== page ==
REVIEW: Flash #1


With Flash #1, the central character of Flashpoint makes his debut as part of the DCnU and we end up getting a Flash that’s similar to the Bary Allen at the beginning of the Geoff Johns/Francis Manapul run except that he’s not married. But this isn’t a bad thing. Johns’ run on Flash was wrought with delays and that was literally the only thing stopping it from really being a top tier title for DC. Now artists Francis Manapul and Brian Buccellato have taken the reins of the Speedforce.

It only takes about five pages for us to meet the Flash. This is no origin story. In place of one we get a paragraph of text that sums it up neatly allowing us to commence with the running fast and the forensic science. Bravo Manapul and Buccellato. Rather than have an origin story or a hero sulking about his past (here’s looking at you Aquaman), the writers have done exactly what most of the best books in the relaunch have done: get us into a story.

Manapul and Buccellato use Barry’s forensic science background to frame story much in same way Johns did. Instead of telling a straight superhero story or a Batman-esque mystery, they use Barry’s forsenic skills to have him try to figure out his problems without having to be the Flash. Considering we only got 12 issues of the Johns run, this approach is a nice continuation but one that I hope will evolve as the series goes on.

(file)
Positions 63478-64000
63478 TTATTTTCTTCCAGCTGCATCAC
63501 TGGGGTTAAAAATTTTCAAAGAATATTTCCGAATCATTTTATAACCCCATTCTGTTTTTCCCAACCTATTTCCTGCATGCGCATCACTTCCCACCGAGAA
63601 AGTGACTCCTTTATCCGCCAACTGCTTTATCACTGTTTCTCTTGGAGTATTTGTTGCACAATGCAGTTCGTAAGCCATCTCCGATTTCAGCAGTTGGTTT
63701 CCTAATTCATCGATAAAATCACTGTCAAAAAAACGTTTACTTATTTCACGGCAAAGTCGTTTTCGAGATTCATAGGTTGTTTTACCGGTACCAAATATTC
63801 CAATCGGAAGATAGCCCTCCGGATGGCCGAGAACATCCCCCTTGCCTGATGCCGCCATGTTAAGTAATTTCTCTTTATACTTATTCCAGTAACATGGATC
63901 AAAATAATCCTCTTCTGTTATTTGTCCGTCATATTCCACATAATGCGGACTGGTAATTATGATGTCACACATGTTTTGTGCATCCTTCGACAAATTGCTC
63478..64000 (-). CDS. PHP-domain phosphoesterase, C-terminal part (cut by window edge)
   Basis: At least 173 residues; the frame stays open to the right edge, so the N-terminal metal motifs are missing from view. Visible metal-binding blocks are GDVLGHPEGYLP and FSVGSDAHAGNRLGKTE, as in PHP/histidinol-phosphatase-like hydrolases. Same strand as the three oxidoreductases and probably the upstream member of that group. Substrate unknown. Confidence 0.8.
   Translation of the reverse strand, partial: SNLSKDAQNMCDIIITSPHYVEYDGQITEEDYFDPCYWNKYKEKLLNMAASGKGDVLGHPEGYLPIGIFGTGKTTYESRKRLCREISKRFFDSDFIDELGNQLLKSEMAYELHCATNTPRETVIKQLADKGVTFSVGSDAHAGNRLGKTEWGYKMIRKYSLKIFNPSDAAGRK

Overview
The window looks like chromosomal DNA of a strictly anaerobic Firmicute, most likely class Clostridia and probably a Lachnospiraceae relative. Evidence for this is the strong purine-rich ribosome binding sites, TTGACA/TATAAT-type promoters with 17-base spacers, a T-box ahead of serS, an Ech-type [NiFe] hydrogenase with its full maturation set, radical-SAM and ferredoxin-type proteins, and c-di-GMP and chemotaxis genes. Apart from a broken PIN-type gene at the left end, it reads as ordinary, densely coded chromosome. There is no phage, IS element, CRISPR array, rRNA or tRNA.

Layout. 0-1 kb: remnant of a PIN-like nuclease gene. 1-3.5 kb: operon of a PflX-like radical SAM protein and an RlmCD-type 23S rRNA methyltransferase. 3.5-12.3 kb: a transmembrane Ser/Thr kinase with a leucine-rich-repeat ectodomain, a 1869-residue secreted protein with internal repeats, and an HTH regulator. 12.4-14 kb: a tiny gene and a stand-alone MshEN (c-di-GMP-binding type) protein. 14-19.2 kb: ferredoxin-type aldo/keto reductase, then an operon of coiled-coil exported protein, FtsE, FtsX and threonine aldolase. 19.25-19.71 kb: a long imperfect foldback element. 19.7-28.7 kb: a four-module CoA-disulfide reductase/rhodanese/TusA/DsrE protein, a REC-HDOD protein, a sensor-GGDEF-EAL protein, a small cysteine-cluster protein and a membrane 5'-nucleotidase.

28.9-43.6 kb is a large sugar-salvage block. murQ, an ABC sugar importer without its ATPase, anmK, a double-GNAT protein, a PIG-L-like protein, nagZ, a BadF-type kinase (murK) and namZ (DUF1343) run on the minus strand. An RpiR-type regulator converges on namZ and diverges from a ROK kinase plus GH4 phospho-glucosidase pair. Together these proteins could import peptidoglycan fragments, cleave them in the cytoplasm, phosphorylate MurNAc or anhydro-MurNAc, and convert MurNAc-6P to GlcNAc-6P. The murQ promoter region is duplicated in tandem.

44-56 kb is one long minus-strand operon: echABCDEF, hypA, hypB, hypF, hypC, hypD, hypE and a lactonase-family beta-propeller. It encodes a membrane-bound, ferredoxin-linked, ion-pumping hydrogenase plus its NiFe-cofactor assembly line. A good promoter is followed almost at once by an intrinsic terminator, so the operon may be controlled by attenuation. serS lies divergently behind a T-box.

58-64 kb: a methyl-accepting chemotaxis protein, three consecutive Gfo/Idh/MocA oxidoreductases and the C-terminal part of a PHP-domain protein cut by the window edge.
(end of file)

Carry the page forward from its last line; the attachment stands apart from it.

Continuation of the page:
The marriage of Barry and Iris West was something that a lot of fans thought shouldn’t have been taken away but it’s absence is allowing Manapul and Buccellato to write their own account of the beginnings of their relationship. So far it’s working out quite well. Despite Iris being a reporter and Barry being a superhero, there is no Lois/Superman type of thing going on. Because of events in the first issue, it seems that Iris almost wants to take down the Flash in the media.

For their first time out, Manapul and Buccellato have given us the beginnings of a story that has a lot of potential. They also have the a lot of Speedster mythology to work with since Barry seems to be the only one and older fans are practically begging for Wally West to show up.

The art is absolutely stunning. Manapul has a talent for cartooning that is absolutely unmatched by most artists in the business. The clarity of his lines and the effectiveness of his storytelling make every splash page that much more important and even the tiniest thumbnail gets across a surprising amount of information. And while everyone is going gaga for J.H. Williams III’s page layouts, Manapul is no slouch. Manapul is much more traditional but I don’t know if I’ve seen clearer pages that have 11 panels.

Buccellato is his partner on colors as well. He makes Central City and its citizens very distinct from Gotham or Metropolis. The world of the Flash is muted, allowing for Barry himself to standout whenever he’s in his suit. It makes us see the world probably the way the Flash does, not a blur but in slow motion.

It’s clear that Manapul and Buccellato have put a lot of work in this book. Many times when artists become writer/artists many fans fear for the worst and brace for delays but these two have a great handle on Barry’s character and his world of story so hopefully they can keep it on track. And while they seem to be working from a formula that worked before, they will have plenty of chances to stretch their legs and really make a mark on this character if they want to.

 WRITING: 3.5 / ART: 5 / OVERALL: 4.25

About Pierce Lydon

Co-Founder & Staff Writer of Kabooooom. Writer. Journo. Freelancer. Lead singer of Cutters. Comics for life. Yankees 'til death.

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